The Passover and Easter holidays are traditionally times of joyous sacred celebration, with family and community rituals centered on the promises of exodus, deliverance, new hope, and rebirth. These promises are desperately needed right now. The beloved Nobel Peace Prize laureate South African Archbishop Desmond Tutu said about Easter: “In the middle of our faith is the death and resurrection. Nothing could have been more hopeless than Good Friday—but then Easter happened, and forever we have to become prisoners of hope.” The American World Jewish Service says this in a supplement to their Global Justice Haggadah for Passover, “Hope Amidst the Tears”:
“In the telling of the Passover story, we recount the oppression that our ancestors experienced when we were slaves in Egypt. We dip a growing vegetable—karpas—into saltwater, to taste their tears of grief mingled with our hopes for life, health and renewal for a more just world.
“This year, the tears are ours.
“They are the tears of the sick and their loved ones who worry or mourn. They are the tears of those who have lost their jobs, are uninsured, live in isolation, or must go to work each day to provide essential services to others. They’re the tears of courageous health care workers who save lives and risk their own.
“We must acknowledge this pain and suffering and allow ourselves the space to grieve. Yet, as the karpas ritual beckons, we must also look toward the future with a sense of hope and possibility. Passover arrives on the precipice of spring, when new growth is just around the corner. All over the world, resilience, strength, compassion and innovation will grow from under this tragedy.
“We honor the tears, but we also bless the hope.”
In this holy season of Passover and Easter like no other, we are shaken out of comfortable routines and customary celebrations—physically separated from loved ones and communities of faith, hearts heavy with the suffering of those near and far, struggling in the present and anxious about the future. For children and families who have long endured poverty, lack of health care, domestic violence, hunger, homelessness, unemployment, incarceration, and marginalization, the weight of this pandemic is especially heavy.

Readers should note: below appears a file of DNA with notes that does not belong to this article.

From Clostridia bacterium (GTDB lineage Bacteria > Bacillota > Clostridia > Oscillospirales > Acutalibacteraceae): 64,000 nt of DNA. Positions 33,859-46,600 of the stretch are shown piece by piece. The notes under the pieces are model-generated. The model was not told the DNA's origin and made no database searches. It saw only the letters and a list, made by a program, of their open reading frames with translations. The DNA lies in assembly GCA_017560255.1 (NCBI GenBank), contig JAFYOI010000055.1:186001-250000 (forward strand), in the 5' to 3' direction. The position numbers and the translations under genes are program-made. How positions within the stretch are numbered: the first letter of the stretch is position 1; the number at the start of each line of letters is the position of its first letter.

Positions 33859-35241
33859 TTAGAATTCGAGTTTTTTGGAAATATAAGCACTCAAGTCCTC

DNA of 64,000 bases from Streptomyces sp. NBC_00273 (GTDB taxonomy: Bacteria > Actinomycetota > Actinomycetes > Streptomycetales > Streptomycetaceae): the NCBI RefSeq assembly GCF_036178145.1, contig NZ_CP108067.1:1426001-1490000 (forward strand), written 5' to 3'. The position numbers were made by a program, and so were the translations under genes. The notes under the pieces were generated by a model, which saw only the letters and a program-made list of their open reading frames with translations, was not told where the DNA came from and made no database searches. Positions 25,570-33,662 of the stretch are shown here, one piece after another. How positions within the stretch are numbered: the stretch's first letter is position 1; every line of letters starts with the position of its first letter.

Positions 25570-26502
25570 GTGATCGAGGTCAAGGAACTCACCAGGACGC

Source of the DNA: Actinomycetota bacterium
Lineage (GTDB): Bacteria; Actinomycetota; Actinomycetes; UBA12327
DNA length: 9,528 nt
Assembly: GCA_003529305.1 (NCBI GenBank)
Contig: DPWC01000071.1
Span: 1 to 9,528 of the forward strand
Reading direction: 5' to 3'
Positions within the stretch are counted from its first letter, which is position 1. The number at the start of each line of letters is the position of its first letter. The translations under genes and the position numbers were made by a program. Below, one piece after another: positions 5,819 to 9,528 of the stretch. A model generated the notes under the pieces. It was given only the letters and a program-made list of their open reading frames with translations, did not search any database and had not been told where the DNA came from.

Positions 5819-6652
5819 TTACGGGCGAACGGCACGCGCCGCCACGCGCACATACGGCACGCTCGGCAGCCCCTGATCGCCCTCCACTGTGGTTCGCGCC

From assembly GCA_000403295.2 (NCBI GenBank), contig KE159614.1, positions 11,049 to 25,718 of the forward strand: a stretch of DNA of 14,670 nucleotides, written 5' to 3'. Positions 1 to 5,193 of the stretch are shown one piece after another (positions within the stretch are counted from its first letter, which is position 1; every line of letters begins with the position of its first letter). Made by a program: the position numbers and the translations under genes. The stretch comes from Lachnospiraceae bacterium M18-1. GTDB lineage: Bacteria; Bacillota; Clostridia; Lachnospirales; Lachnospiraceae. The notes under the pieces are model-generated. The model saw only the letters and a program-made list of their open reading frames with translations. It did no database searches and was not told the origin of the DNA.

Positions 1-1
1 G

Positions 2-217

For all of us, but especially for those who are suffering most, this year may we live into the meaning and messages of both Passover and Easter. God’s intention is for people to move out of oppression and injustice into the promise of freedom and justice. Death-dealing empire does not have the last word.
This is not a time of easy or glib faith, but rather a time to lean on our faith in all of its complexity and questions. In this season, we look back to the formative experiences in our histories as people of faith—histories of God’s people enduring suffering and struggle, oppression and injustice, fear and doubt. In these celebrations, we may experience new meaning for this present moment. And in this time, may we look ahead with faith and hope to ways that we can reach out especially to children and families who are struggling, and help make sure that we will not return to the old “normal” but instead will usher in God’s future of peace, love, freedom, and justice these holy occasions celebrate and anticipate.
In this season of renewal I offer prayers for new hope and strength.
God, guide our faith that by it we might make our children and nation whole again.
God, help us to believe with every ounce of our being that we, with Your help, can save our children and make them well.
God, renew our spirits—Your spirit within us—and make us worthy carriers of Your message of love and hope and life in all we say and do this day and forever more.
We thank You God for Your grace of life.
We thank You for Your breath of life.
We thank You for Your hope in life.
We thank You for Your challenges in life.
We thank You for Your companionship in life through family and friends and fellow sojourners in the faith.
God, thank You so much for giving us a new beginning each day and each minute.
Help us to grow in grace and faith and hope and shine Your light everywhere we go today.
Let us never forget what it means to be free.
Let us never forget what it requires to be free.
Let us fight for freedom for ourselves and others
So that all God’s children may be free.
Let us never forget that You love us so much that You gave Your only son so that we might learn that we are loved and forgiven.
Thank You, God, for Your ungraspable love so freely given.